SINGAPORE - The British national seen in a video without a mask while riding in an MRT train in May has been convicted of all four of his charges following a trial on Wednesday (Aug 18).
Benjamin Glynn, 40, was sentenced to six weeks in jail.
District Judge Eddy Tham found Glynn guilty of two charges under the Covid-19 (Temporary Measures) Act, as well as one count each of harassment and being a public nuisance.
The judge noted that the Briton did not dispute that he had failed to wear a mask in public.
Judge Tham also said the basis for Glynn’s defence was, among other things, that there was no "contract" entered into by the Briton to be part of the regulation.
The judge added that Glynn, who claimed to be "very knowledgeable" about the law, had been "completely misguided" on the matter.
At an earlier point during the trial, one of the Briton's arresting officers testified that Glynn had resisted arrest.
Inspector Chee Xiu Quan also told the court that Glynn had said that Covid-19 was a "hoax".
Insp Chee testified that the Briton had also told the officers that the "(Covid-19) vaccine was bad for human health".
The policeman added that according to Glynn, one of the Briton's friends landed in intensive care after getting vaccinated.
Glynn, who was unrepresented, has been deemed to have no diagnosable mental disorders and fit to plead following psychiatric observation at the Institute of Mental Health.
The Briton, who had claimed to be a "sovereign" in arguing that the charges he faced did not apply to him, has been in remand since his bail of $5,000 was revoked on July 19.
He had failed to wear a mask while travelling in an MRT train some time before May 8. Glynn caused annoyance to the public during the trip by declaring: "I will never wear a mask."
On May 9, he was at the ground-level lift lobby of Allsworth Park condominium in Holland Road at around 12.30am when he used threatening words while addressing Insp Chee and Assistant Superintendent Alvin Quek Chin Han.
As he was taking his seat in the dock on Wednesday, Glynn called out to Deputy Public Prosecutor Timotheus Koh, asking if the latter had any more messages from his family.
Glynn then said: "Maybe my dead grandma has contacted you from beyond the grave."
About 10 minutes into the trial, a woman seated in the gallery was spotted with her mask off, fiddling with its straps.
When security officers inside the courtroom approached her, she said that her mask was "broken" and that they had no "contract" with her.
She refused to comply when Judge Tham asked her to leave the courtroom and exclaimed that the trial was held in a "kangaroo court".
The judge stood down the case temporarily and proceedings resumed after she was escorted out. The woman did not return for the remainder of the trial.
Insp Chee later testified on Wednesday that he had gone to Glynn's home with ASP Quek on May 9 to ascertain if the Briton was indeed the maskless man caught on the video.
Insp Chee said that Glynn opened the door and admitted that he was the man in the clip.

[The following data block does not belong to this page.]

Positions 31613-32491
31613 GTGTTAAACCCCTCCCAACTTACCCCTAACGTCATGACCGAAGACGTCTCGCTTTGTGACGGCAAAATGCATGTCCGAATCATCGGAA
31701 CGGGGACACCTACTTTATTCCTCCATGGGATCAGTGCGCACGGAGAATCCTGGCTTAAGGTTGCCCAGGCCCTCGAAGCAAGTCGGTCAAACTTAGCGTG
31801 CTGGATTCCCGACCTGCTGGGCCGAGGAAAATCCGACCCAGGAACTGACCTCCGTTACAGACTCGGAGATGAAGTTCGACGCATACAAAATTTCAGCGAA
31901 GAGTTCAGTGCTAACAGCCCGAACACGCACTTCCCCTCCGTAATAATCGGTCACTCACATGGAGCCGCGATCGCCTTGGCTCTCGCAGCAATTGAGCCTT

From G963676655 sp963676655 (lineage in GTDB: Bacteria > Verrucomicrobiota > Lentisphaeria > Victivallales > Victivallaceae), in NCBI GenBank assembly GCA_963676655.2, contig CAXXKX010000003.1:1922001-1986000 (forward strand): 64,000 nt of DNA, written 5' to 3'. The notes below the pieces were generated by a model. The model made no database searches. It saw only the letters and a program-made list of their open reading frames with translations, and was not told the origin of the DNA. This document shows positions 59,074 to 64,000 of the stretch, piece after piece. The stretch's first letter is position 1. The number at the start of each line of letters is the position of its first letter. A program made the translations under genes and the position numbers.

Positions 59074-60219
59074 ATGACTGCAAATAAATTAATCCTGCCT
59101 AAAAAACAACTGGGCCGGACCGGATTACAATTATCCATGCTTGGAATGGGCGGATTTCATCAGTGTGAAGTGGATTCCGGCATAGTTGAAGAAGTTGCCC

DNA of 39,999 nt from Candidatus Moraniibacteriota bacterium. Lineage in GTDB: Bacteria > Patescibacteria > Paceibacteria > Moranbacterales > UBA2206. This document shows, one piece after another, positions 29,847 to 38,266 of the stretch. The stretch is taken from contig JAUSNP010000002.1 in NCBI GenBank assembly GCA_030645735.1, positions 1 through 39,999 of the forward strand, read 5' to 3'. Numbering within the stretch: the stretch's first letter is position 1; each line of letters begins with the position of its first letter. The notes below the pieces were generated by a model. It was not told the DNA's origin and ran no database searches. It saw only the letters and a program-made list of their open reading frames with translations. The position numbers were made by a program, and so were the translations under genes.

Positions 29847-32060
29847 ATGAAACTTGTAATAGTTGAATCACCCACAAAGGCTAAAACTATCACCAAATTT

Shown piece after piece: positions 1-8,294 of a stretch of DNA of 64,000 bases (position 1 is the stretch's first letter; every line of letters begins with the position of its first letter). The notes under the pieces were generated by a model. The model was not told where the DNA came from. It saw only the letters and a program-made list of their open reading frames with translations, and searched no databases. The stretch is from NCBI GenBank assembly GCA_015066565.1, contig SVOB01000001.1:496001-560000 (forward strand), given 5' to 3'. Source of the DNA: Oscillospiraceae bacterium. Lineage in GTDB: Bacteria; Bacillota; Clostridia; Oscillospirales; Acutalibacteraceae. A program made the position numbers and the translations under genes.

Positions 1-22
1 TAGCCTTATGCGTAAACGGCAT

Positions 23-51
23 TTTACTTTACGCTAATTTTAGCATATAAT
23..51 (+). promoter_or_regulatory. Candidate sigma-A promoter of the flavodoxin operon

The court heard that the accused also asked if they could discuss the matter downstairs at it was his daughter's birthday.
According to Insp Chee, the officers were interviewing him on the ground floor when Glynn said that Covid-19 was a "hoax".
The policeman told Judge Tham that Glynn then said he was a boxer, who could "take on" the officers. ASP Quek then stepped away to call for backup.
The court heard that the officers were about to place Glynn in handcuffs when he resisted arrest and adopted a "boxing stance" with both his fists clenched.
Insp Chee then took out his baton and told Glynn to lie on the ground.
The policeman said that he used the baton to hit the accused's thigh when the latter lunged forward.
The court heard that Glynn then ran towards the entrance of the condominium complex but turned back when a security officer at the guardhouse stepped in.
Insp Chee said they caught up with Glynn when he stumbled and he was placed in handcuffs.
Backup arrived soon after and Glynn was taken to Cantonment Police Complex. Glynn had declined to be taken to hospital and insisted that he was fine, said Insp Chee.
Glynn told the court later on Wednesday that he had had "a bit to drink" before his arrest.
He also asked Insp Chee if the officer had footage of the incident at the condominium.
Insp Chee replied that there was none as both he and ASP Quek were not in uniform at the time and were not required to don body-worn cameras.
Investigation officer Amirudin Nordin also took the stand on Wednesday.
During his cross-examination, Glynn told Senior Staff Sergeant Amirudin: "Some great investigation work there... Sherlock Holmes will be proud of you."
Judge Tham then told Glynn to not make "unnecessary comments".
Glynn also said that his arrest had been "unlawful", adding: "My defence is not based on my actions."
When queried by Glynn, Senior Staff Sgt Amirudin said that causing annoyance is an arrestable offence.
DPP Koh had urged the court on Wednesday to sentence Glynn to seven weeks' jail, stressing that the Briton had shown no remorse and had "mounted a frivolous defence".
In his oral submissions, Glynn later said that there was "a total disregard for common law in Singapore", and added: "You are not my master and I am not your slave."
Before handing down the sentence, Judge Tham said that he agreed with the prosecution, noting that Glynn had shown a "blatant disregard for the law".
For each charge under the Covid-19 (Temporary Measures) Act, an offender can be jailed for up to six months and fined up to $10,000.
If convicted of harassment, an offender can be jailed for up to a year and fined up to $5,000.
This article was first published in The Straits Times. Permission required for reproduction.